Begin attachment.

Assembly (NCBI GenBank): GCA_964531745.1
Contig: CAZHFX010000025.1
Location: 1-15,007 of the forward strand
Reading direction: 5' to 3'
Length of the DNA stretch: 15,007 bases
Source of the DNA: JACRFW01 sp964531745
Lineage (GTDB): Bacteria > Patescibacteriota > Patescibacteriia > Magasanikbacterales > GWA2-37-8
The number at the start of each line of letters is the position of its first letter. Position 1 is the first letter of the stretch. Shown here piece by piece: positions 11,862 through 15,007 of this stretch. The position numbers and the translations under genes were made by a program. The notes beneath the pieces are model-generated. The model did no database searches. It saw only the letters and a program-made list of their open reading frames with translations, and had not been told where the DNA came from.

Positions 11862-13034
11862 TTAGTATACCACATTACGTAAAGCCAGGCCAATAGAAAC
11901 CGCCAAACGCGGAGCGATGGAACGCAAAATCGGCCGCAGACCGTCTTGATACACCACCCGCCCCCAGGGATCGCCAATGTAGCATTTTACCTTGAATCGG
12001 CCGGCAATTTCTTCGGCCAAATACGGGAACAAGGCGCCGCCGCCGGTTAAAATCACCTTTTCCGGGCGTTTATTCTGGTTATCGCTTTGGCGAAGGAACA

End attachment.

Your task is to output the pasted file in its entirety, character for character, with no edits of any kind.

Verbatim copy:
Assembly (NCBI GenBank): GCA_964531745.1
Contig: CAZHFX010000025.1
Location: 1-15,007 of the forward strand
Reading direction: 5' to 3'
Length of the DNA stretch: 15,007 bases
Source of the DNA: JACRFW01 sp964531745
Lineage (GTDB): Bacteria > Patescibacteriota > Patescibacteriia > Magasanikbacterales > GWA2-37-8
The number at the start of each line of letters is the position of its first letter. Position 1 is the first letter of the stretch. Shown here piece by piece: positions 11,862 through 15,007 of this stretch. The position numbers and the translations under genes were made by a program. The notes beneath the pieces are model-generated. The model did no database searches. It saw only the letters and a program-made list of their open reading frames with translations, and had not been told where the DNA came from.

Positions 11862-13034
11862 TTAGTATACCACATTACGTAAAGCCAGGCCAATAGAAAC
11901 CGCCAAACGCGGAGCGATGGAACGCAAAATCGGCCGCAGACCGTCTTGATACACCACCCGCCCCCAGGGATCGCCAATGTAGCATTTTACCTTGAATCGG
12001 CCGGCAATTTCTTCGGCCAAATACGGGAACAAGGCGCCGCCGCCGGTTAAAATCACCTTTTCCGGGCGTTTATTCTGGTTATCGCTTTGGCGAAGGAACA